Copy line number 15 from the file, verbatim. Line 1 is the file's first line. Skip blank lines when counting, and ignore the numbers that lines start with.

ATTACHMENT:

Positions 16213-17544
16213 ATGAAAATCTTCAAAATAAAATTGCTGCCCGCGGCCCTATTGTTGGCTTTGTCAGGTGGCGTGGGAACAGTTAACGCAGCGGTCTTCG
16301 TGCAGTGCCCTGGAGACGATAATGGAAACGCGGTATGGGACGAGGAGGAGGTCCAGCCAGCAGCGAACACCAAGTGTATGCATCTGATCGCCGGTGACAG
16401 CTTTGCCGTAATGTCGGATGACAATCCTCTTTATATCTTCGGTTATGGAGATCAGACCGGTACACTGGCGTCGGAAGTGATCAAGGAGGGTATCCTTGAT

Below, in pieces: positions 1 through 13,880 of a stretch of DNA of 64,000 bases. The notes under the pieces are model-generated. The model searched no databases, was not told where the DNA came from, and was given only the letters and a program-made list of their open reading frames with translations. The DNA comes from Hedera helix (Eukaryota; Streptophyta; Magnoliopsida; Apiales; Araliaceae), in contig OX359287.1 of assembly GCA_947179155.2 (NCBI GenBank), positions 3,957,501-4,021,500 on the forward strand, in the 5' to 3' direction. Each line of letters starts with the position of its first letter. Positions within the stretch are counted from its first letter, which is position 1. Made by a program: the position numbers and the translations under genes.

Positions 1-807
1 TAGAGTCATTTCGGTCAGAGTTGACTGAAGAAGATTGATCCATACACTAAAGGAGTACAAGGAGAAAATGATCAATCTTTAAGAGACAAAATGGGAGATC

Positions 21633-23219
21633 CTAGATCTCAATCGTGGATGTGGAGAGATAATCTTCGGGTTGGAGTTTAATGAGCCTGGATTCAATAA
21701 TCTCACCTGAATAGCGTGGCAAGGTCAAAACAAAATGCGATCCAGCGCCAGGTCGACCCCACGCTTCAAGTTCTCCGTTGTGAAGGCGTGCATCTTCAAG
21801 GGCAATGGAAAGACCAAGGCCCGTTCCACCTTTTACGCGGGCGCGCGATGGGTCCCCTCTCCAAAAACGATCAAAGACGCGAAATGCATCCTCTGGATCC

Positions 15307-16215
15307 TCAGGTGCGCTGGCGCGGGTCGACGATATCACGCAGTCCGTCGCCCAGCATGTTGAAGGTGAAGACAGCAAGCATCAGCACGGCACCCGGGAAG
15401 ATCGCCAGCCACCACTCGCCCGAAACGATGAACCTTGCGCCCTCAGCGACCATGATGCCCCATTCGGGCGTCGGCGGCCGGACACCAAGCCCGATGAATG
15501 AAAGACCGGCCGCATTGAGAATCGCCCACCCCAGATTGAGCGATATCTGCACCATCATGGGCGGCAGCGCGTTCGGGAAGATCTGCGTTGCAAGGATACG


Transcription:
15501 AAAGACCGGCCGCATTGAGAATCGCCCACCCCAGATTGAGCGATATCTGCACCATCATGGGCGGCAGCGCGTTCGGGAAGATCTGCGTTGCAAGGATACG